Marx wrote almost nothing about socialism, despite his conviction that it would be the next stage in the evolution of the social relations of production.  His reason, I believe, was that he had no use for the speculative pronouncements of those whom he and Engels called Utopian Socialists, which, he thought correctly, were not grounded in any analysis of the forces within capitalism generating new and contradictory relations of production that would lead to the next great transformation.  My essay, “The Future of Socialism,” to which I have many times referred, is my very preliminary and inadequate effort to begin that analysis.

Marx, of course, thought he could see in the existing form of capitalism some indications of how it would develop, and in certain fundamental ways he was quite correct.  But – and this is the central idea of this post – he believed that one could only find the anticipations of the future by analyzing the internal conflicts and tendencies of the advanced sectors of capitalism.  He failed to anticipate that one of the most undeveloped pre-capitalist sectors of the world economy would be transformed by fiat, ostensibly in accordance with his writings, although of course not at all actually in that fashion.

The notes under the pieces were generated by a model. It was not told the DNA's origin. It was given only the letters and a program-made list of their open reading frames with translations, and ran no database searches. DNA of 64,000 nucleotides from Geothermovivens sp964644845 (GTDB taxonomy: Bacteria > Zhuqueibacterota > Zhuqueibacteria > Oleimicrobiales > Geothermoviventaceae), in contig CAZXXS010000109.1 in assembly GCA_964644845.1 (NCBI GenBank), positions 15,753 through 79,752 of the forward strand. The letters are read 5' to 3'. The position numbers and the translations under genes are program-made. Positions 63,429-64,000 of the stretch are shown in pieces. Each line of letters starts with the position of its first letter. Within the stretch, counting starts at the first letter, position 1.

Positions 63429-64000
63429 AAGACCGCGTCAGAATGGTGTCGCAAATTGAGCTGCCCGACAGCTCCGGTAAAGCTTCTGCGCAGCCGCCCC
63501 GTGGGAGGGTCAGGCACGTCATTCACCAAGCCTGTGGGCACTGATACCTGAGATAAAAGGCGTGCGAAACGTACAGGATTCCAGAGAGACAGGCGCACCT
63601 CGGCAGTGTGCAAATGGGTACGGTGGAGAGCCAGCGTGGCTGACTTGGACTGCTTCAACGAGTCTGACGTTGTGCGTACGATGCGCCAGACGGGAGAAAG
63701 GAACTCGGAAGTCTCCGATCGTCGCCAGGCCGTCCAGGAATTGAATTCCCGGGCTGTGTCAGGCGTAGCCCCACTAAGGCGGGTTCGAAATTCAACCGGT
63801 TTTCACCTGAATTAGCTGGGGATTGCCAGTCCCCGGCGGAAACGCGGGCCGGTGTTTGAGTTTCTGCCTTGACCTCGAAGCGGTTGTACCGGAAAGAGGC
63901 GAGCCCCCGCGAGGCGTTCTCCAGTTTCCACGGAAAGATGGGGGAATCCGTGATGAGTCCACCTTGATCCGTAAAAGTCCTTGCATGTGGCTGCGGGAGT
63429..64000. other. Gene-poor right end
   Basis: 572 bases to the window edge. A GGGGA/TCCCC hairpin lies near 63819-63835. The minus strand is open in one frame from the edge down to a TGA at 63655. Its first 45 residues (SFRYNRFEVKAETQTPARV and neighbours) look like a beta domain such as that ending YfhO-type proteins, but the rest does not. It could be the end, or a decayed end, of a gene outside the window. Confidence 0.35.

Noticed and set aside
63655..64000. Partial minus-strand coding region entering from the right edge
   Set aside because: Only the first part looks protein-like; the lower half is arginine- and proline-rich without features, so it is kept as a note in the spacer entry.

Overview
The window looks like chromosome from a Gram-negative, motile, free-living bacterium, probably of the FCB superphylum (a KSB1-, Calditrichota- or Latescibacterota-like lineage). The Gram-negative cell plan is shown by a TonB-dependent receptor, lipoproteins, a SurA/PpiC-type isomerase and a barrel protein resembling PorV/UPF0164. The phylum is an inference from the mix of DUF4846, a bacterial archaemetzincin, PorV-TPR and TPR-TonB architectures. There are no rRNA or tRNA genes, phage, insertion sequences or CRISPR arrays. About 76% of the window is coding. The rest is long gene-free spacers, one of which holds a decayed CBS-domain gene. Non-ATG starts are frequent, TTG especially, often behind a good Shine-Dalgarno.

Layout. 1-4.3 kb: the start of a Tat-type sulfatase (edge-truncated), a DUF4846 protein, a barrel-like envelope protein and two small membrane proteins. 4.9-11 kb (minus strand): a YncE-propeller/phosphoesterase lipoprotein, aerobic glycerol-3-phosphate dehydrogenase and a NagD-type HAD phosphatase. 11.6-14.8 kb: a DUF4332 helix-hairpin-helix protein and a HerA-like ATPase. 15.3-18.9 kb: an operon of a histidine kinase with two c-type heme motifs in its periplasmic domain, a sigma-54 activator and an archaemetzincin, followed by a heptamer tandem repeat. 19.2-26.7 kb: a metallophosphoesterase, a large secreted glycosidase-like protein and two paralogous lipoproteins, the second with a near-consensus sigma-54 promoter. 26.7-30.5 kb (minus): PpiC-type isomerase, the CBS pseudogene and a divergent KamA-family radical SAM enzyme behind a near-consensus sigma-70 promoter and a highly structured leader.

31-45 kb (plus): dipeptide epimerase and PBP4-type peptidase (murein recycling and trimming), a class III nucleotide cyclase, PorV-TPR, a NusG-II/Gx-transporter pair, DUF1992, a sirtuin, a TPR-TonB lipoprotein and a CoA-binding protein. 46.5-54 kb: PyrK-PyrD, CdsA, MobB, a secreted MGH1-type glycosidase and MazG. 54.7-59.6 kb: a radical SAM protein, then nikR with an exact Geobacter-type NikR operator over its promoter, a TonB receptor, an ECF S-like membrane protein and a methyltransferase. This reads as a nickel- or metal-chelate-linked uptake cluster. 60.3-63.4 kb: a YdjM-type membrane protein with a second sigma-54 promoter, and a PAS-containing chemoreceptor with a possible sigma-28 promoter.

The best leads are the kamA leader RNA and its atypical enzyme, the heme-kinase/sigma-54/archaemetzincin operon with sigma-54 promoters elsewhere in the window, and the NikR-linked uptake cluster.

Marx’s entire life work rested on his belief that each stage of economic development – Feudalism, Capitalism – grew within the previous stage until it burst its bounds and became the dominant form of its age.  This was the heart and soul of his theoretical work, and he was right when it came to European feudalism and to capitalism.

It is not quite seventy years since the Chinese Revolution – a blink of the eye in the history of the development of capitalism, which spanned four centuries in Europe – and yet in that time, by fiat, not by slow growth within the old order, China has become an advanced industrial economy whose size and productivity is second only to that of the United States or the European Union taken as a whole.

As the NY TIMES makes clear, there are complex forces at work in the Chinese economy crying out for the sort of analysis Marx first undertook and which he carried out with respect to the emergence of European capitalism.  But while Marx’s great work shows us how such an investigation might be undertaken, it will have to be left to some modern Marx, probably Chinese, to actually do the work.


howard b said...

yes, other thinkers anticipated such developments by China, especially the Chinese officials who plotted and instigated the economic rise of China, all of whom were members of the Chinese communist party and who supposedly knew their Marx

David Palmeter said...

If socialism is to evolve incrementally out of the womb of capitalism, as capitalism evolved incrementally out of the womb of feudalism, what is the point of working toward socialism? Why not just let it happen? Would support of health care for all, for example, or free higher education, be considered working toward socialism, or are these things that inevitably will evolve--whether we get all excited about elections etc. or not?

RobinMcDugald said...

I’m somewhat perplexed by these remarks on China and Marxism.